Cruising Kolkata's cultural corridors camera in hand
Kolkata, Dec 10 (IANS): Tourists will have the option Friday to walk with cameras through the cultural corridors of the city along with celebrated photographers and get to know amazing facts about various communities settled here for centuries.
The great Parsi divide
He?s been accused of corruption, high-handedness and more in his almost two decade long ?career? at the Bombay Parsi Punchayet, but it?s been water off a duck?s back for veteran trustee Dinshaw Mehta (inset).
Obama and Castro shake hands, Zuma humiliated at Mandela memorial
By Stella Mapenzauswa and Steve Holland JOHANNESBURG (Reuters) - U.S. President Barack Obama shook hands with Cuba's Raul Castro at a memorial for Nelson Mandela on Tuesday, a rare gesture between the leaders of two ideological opponents that reflected the anti-apartheid hero's spirit of reconciliation. But the peace and harmony did not stretch to South African President Jacob Zuma, whom the crowd at the rain-soaked Soccer City stadium in Johannesburg booed and jeered as he prepared to give his closing address. Mandela's death on Thursday at the age of 95 has diverted attention from a slew of corruption scandals in Zuma's administration, while underscoring the gulf between South Africa's first black president, a towering figure of the 20th century, and its fourth. "But what Zuma speaks, he doesn't live.
A senior Iranian official indicated on Tuesday that progress was being achieved in expert-level talks between Tehran and six world powers over the implementation of a landmark nuclear deal. But Iranian Ambassador Reza Najafi added that the meeting, which began on Monday at the Vienna headquarters of the International Atomic Energy Agency (IAEA), the U.N. nuclear watchdog, would continue for a third day on Wednesday. The goal is to work out nitty gritty details of implementing the November 24 interim accord under which Iran will curb its disputed nuclear program in return for some easing of sanctions that have battered its oil-dependent economy. We are going to continue tomorrow." Najafi is Iran's ambassador to the IAEA, which will have a key role in verifying that Iran fulfils its side of the agreement.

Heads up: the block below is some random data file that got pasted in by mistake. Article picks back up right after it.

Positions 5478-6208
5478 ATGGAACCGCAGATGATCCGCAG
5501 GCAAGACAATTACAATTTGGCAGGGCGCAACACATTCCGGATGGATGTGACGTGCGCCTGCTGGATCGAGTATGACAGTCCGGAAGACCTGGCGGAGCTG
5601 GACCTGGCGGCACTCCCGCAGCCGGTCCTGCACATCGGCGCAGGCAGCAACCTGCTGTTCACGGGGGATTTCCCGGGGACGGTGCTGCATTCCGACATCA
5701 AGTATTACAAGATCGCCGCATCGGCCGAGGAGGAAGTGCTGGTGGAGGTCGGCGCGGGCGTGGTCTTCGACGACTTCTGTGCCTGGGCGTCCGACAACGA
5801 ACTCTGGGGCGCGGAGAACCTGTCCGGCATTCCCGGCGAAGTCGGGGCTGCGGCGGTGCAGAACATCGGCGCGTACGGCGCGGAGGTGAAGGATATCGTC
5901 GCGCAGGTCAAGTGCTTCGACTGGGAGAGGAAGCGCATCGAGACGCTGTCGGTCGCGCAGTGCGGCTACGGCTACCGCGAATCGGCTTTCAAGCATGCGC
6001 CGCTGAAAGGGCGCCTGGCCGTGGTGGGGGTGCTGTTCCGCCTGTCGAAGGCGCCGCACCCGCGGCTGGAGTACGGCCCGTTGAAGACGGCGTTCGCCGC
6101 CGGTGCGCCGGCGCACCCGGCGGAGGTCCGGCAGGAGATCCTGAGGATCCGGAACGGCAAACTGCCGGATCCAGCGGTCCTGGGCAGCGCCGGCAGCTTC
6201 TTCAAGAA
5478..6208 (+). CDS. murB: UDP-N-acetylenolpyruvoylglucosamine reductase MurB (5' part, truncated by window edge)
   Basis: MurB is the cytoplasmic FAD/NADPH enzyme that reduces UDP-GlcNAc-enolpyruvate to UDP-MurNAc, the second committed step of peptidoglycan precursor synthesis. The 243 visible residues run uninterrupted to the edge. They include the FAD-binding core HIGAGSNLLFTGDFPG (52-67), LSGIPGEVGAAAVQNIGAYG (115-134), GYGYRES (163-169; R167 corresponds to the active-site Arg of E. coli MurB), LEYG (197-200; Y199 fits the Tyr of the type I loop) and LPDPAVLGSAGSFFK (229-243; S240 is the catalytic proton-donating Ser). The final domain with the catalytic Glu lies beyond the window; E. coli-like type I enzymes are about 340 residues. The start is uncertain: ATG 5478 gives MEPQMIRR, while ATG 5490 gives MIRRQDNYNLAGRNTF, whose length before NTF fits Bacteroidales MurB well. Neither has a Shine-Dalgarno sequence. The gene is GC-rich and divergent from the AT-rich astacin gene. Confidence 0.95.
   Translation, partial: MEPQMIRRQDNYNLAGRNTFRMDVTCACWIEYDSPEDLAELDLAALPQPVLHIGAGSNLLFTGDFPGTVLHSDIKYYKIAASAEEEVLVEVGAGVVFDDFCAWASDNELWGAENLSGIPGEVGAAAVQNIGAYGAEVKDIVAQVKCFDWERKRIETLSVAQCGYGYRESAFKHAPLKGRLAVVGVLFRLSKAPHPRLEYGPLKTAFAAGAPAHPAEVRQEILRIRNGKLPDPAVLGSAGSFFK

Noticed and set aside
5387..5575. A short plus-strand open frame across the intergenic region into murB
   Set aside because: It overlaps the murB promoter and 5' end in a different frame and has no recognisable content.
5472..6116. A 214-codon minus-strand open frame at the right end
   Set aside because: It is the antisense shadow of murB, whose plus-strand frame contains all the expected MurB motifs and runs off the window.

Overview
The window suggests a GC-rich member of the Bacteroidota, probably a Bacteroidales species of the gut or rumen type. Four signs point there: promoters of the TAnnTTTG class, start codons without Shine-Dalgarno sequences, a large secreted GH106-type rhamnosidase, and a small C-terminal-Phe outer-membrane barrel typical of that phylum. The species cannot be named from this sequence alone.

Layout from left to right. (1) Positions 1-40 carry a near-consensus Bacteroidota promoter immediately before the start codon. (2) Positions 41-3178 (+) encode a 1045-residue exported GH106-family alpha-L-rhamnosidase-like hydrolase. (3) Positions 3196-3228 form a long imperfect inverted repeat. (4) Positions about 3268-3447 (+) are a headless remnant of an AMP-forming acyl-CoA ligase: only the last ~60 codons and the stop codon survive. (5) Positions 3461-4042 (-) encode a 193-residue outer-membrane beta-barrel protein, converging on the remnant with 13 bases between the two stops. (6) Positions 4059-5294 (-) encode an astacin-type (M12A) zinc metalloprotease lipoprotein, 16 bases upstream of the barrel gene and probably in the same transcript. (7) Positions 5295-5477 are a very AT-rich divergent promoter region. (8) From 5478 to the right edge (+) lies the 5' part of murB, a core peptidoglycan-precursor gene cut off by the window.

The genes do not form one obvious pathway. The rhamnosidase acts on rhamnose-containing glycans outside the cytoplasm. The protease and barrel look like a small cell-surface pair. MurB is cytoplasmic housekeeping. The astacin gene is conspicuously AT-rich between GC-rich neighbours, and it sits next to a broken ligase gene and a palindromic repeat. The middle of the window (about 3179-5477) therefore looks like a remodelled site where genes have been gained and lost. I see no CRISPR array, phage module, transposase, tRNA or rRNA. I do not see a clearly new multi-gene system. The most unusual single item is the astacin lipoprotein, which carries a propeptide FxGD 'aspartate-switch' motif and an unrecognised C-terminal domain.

French forces kill 19 Islamist fighters in north Mali
French forces have killed 19 Islamist fighters during security operations in Mali's northern region of Timbuktu, a senior French officer in the West African nation said on Tuesday. Pockets of al Qaeda-linked fighters are still holding out across the north, nearly a year into a French offensive aimed at driving them from the desert region they occupied for most of 2012 after hijacking a rebellion by Tuareg separatists. "There were clashes north of Timbuktu on the road to Taoudenit. After being scattered across Mali and into neighboring countries, Islamist groups have stepped up their operations in recent months.
By Serajul Quadir and Ruma Paul DHAKA (Reuters) - An Islamist opposition leader in Bangladesh won a dramatic stay of execution on Tuesday hours before he was due to be hanged, according to his lawyers, allaying fears for now of a violent backlash less than a month before elections are due. Abdul Quader Mollah, who was found guilty in February of war crimes committed during the 1971 war of independence from Pakistan, was due to be hanged at one minute past midnight (1801 GMT) at Dhaka Central Jail. But Mollah's lawyers rushed to petition a judge, who agreed to delay the execution pending a hearing at 10.30 a.m. Ending widespread confusion and conflicting reports, Additional Attorney General M. K. Rahman finally confirmed the two sides in the case would meet at the Supreme Court. He said there was no legal provision for the execution to be reviewed, because the trial had been held by a special war crimes tribunal and thus under separate law.
DALLAS (AP) ? The inspiration for Chanel's Metiers d'Art traveling fashion show this year will come from Dallas, the Texas city where Coco Chanel was once given a warm welcome that included being picked up at the airport in a white Rolls-Royce and being feted at a Western-themed party complete with a catwalk featuring cows.